Cyprus Styles Turkey ‘Pirate State’ of East Mediterranean for Oil and Gas Drilling Plans
The tensions with Turkey over the offshore oil and gas deposits around Cyrpus come against the backdrop of the push by Cyprus, Greece, and Israel to go ahead with the EastMed pipeline.
EU member state Cyprus has called Turkey a “pirate state” because Ankara’s plans to drill for oil and natural gas in the waters around the island claimed by the latter as belonging to the unrecognized Turkish Republic of Northern Cyprus.
As early as the summer of 2019, there were unconfirmed reports that Turkey may already be carrying out “successful” drilling in a huge natural gas deposit near Cyrpus.
The dispute over the oil and natural gas field near Cyprus has worsened the relations between the European Union and Turkey.
Turkey insists it is defending the resource rights of the Turkish Republic of Northern Cyprus, a breakaway Turkish-populated part of the island whose independence has been recognized by Ankara only.
The Republic of Cyprus has been supported by the European Union, which has threatened sanctions against Turkey, and is closely allied with fellow EU member state Greece as well as with Israel.
In early January 2020, representatives of Cyprus, Greece, and Israel signed in Athens an agreement for the construction of the so called EastMed pipeline, which is supposed to transport natural gas extracted by the three countries from Eastern Mediterranean deposits to the continent EU member states, an arrangement likely running counter to Turkey’s designs for the resources found around Cyprus. The EastMed pipeline has been enjoying diplomatic support from the United States.
“Turkey is turning into a pirate state in the eastern Mediterranean,” the Presidency of Cyprus said in a statement on Sunday, after Ankara announced new plans to drill for oil and gas in the divided island’s maritime zone.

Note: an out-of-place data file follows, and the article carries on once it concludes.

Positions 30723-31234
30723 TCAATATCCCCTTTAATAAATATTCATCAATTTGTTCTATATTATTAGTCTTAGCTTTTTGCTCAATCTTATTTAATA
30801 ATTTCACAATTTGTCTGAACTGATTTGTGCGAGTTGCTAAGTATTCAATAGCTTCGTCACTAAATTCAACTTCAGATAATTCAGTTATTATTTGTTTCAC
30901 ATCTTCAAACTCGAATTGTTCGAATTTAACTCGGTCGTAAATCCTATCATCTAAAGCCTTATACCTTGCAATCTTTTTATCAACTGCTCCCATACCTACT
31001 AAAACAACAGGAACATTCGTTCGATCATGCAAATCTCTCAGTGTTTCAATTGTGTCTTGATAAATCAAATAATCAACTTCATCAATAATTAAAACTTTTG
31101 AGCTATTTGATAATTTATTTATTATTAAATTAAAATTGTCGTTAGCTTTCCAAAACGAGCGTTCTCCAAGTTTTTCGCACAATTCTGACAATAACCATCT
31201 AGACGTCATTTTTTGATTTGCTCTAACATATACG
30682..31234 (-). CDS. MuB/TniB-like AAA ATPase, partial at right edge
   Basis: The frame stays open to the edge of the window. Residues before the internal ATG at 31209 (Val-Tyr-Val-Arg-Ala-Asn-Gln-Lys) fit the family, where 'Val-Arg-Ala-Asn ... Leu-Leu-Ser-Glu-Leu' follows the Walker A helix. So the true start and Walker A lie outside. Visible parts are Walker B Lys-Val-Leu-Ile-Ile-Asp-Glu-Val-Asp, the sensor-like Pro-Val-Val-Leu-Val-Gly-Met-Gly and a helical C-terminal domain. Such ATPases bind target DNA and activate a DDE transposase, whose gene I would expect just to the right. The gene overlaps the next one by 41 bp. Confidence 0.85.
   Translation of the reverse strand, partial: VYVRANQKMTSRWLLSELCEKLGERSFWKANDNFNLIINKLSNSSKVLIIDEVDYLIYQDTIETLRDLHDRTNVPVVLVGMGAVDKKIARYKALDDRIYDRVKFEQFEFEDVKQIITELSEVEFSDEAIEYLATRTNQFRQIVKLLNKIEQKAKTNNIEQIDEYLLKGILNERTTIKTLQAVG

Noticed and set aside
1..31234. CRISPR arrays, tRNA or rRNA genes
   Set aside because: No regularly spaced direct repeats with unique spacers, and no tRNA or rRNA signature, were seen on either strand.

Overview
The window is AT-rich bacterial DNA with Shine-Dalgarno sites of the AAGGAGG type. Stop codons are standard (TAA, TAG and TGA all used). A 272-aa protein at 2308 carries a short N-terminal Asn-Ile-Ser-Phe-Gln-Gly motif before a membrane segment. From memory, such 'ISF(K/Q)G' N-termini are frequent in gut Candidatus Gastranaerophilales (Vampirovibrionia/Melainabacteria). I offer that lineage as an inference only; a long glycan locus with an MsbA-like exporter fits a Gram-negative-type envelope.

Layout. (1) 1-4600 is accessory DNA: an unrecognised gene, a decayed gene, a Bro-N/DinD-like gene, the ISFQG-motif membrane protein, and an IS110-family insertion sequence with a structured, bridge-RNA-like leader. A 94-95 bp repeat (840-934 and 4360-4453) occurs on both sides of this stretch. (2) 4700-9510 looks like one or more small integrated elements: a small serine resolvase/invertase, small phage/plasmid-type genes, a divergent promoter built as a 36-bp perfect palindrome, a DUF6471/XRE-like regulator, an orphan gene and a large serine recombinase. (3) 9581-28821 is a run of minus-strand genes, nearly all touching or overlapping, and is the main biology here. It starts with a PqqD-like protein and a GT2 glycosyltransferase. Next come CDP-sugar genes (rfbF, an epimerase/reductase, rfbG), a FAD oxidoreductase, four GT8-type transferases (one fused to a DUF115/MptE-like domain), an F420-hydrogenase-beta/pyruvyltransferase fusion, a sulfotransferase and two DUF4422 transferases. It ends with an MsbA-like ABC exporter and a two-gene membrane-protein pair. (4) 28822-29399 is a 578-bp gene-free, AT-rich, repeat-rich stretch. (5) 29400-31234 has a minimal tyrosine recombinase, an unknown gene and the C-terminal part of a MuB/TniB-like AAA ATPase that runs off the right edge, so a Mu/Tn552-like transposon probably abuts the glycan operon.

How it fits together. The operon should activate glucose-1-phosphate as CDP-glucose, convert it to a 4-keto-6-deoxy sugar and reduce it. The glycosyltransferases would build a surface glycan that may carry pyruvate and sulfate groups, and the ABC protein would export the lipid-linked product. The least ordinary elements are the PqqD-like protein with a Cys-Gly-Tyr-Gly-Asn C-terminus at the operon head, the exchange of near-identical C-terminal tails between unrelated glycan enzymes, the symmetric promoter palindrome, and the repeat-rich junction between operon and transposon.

“Turkey insists on going down the path of international illegality it has chosen,” it said, as cited by AFP and France24.
“[Ankara has been] repeatedly ignoring calls by the international community, especially the European Union, to terminate its illegal activities,” the Presidency of Cyprus added.
Last Thursday, Turkish President Recep Erdogan vowed Turkey would start gas exploration “as soon as possible”, and the following day, the Turkish government announced that the drillship Yavuz would return to waters off Cyprus for drilling activities.
According to the Cypriot Presidency, Turkey is targeting a Cypriot maritime zone section known as Block 8, licensed by Cyprus to energy giants Total of France and Italy’s Eni.
The island of Cyprus has been divided between EU member Republic of Cyprus, Greek-populated, and the Turkish-populated third of the island claiming independence under the name of Turkish Republic of Northern Cyprus, which has been under Turkish military control since 1974.
Turkey has insisted that Turkish Cypriots have rights to the island’s offshore resources, and that its drilling activities fall within its continental shelf.
Also on Sunday, the Turkish government responded by accusing the EU of prejudice and “double standards.”
“The EU has remained silent since 2003 to the usurping of our country’s and the Turkish Cypriots’ rights in the eastern Mediterranean,” Turkish Foreign Ministry spokesman Hami Aksoy said in a statement, as cited by DW.
“The European Union must firstly end these policies under the guise of union solidarity, which are far from a reality, prejudiced and show double standards,” he added.
(Banner image: May by Lobby for Cyprus. In white are exploration blocks licensed by the Republic of Cyrpus, and in red are exploration blocks licensed by the Turkish Republic of Northern Cyprus.)